On Monday, it was announced that physicists at the University of Chicago have successfully created a vortex knot, a type of physical phenomenon that was first theorized over a century ago by Lord Kelvin but has eluded scientists in the laboratory until now. In theory, vortex knots should be stable, but in practice, the loops elongate, circulate in opposite directions, collide, reconnect, and annihilate other parts of the loops.
Dustin Kleckner, a postdoctoral associate and William Irvine, an assistant professor of physics, published their research in the March edition of Nature Physics. Their work relates to many different subfields of physics because vortex knots are theorized to occur in many different media, including plasmas and superfluids. A deeper understanding of knotted structures may help scientists to understand the behavior of plasma flows, like those that occur inside the Sun, and the energy transport of complex flows in superfluids, like helium-4 at low temperatures.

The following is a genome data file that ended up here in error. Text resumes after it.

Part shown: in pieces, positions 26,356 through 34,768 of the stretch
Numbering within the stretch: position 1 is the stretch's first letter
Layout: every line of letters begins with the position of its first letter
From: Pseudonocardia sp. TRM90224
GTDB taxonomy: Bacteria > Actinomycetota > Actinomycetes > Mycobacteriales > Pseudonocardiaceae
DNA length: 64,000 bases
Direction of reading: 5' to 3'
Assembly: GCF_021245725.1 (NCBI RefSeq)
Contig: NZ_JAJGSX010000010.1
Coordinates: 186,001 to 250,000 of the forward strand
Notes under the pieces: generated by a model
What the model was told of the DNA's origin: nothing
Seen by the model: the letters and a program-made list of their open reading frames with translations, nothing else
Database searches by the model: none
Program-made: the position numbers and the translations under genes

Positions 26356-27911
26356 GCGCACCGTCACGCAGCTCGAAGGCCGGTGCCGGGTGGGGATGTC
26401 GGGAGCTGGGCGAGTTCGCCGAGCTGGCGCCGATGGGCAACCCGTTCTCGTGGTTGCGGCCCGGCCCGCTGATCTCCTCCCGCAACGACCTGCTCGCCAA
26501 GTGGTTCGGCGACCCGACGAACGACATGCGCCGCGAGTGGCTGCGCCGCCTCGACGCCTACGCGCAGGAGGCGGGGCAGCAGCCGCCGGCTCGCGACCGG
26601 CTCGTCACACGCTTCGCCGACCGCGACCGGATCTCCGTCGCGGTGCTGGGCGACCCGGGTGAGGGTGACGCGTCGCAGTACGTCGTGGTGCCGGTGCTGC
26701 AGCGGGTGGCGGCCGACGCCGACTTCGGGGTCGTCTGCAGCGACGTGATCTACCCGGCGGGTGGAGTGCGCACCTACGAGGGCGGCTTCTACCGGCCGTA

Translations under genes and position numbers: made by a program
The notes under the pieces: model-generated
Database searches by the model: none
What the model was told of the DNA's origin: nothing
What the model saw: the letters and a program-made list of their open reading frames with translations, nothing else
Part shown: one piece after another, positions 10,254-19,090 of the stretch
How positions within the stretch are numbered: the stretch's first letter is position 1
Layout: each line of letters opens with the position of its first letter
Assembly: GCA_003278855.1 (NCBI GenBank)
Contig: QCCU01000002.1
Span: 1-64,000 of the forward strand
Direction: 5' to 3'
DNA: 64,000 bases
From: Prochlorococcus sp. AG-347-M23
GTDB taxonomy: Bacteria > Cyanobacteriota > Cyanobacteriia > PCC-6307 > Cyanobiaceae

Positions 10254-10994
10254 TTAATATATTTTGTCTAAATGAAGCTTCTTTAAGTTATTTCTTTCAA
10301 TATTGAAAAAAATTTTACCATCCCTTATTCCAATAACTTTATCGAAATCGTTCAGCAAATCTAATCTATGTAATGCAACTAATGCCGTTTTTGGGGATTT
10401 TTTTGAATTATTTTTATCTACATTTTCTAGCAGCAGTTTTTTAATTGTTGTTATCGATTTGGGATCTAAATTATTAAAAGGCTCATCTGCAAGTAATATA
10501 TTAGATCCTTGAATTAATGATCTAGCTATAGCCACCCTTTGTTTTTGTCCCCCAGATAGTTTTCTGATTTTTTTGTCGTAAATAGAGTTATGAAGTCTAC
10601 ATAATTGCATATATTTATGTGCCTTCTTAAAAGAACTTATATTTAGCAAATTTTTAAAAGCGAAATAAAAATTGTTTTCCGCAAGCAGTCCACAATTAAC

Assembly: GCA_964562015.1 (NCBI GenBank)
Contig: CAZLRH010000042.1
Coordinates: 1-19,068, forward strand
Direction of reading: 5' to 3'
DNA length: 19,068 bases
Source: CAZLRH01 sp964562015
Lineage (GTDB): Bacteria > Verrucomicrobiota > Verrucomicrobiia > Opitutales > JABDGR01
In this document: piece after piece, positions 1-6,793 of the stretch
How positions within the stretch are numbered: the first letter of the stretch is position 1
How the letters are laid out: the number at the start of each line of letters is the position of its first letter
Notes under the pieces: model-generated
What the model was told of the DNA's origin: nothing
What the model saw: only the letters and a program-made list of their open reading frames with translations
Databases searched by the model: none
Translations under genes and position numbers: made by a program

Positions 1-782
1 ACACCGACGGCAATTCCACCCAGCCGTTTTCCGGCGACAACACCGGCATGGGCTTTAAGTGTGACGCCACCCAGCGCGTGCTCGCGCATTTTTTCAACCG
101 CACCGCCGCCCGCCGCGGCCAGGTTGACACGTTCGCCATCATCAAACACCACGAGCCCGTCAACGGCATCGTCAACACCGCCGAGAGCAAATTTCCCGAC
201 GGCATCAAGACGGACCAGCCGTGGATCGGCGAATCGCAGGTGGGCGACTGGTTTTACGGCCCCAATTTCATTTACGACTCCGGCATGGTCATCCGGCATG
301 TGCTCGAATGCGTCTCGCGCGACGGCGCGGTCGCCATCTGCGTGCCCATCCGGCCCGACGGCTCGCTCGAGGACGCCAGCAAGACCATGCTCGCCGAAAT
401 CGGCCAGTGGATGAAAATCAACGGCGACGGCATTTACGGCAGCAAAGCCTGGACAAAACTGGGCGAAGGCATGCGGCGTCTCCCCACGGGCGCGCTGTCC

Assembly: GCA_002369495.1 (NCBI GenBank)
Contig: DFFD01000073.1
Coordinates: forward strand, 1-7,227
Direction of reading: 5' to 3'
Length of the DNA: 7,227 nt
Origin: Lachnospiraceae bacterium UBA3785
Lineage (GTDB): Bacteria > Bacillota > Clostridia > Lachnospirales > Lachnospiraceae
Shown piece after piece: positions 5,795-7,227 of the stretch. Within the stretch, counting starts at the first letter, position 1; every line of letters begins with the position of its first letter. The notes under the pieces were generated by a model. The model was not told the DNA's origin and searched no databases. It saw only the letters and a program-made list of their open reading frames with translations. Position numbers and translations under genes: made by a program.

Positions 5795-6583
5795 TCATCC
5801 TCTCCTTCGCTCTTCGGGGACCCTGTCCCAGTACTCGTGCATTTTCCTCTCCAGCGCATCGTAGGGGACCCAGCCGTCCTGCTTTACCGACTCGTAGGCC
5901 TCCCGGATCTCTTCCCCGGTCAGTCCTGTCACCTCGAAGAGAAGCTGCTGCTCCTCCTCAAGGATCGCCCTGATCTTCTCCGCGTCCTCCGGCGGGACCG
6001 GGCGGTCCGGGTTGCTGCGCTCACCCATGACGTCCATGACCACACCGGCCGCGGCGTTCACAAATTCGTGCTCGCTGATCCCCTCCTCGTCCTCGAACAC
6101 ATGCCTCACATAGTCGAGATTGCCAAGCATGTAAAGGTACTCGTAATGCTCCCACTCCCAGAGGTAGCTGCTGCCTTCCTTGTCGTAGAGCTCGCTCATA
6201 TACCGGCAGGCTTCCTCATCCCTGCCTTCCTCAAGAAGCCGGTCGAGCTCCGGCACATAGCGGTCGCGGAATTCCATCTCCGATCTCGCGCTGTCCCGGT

Irvine speculates that the degree of “knottedness” of a system may be a new kind of physical quantity that is subject to a conservation law. If so, knottedness would be the tenth such quantity, joining angular momentum, charge/parity/time symmetry, color charge, electric charge, linear momentum, mass-energy, quantum probability, and weak isospin. “If confirmed, this would deepen our understanding of the dynamics and connections between many disparate physical fields. We don’t know if it's true or not, but I think we can finally test this in experiment. There’s actually around 50 years of theory on this subject with no clean experiments.”
In the future, Irvine and Kleckner hope to perform their experiments at a larger scale to investigate the relationship between the size of a vortex knot and its stability, as well as whether a law of conservation of knottedness exists.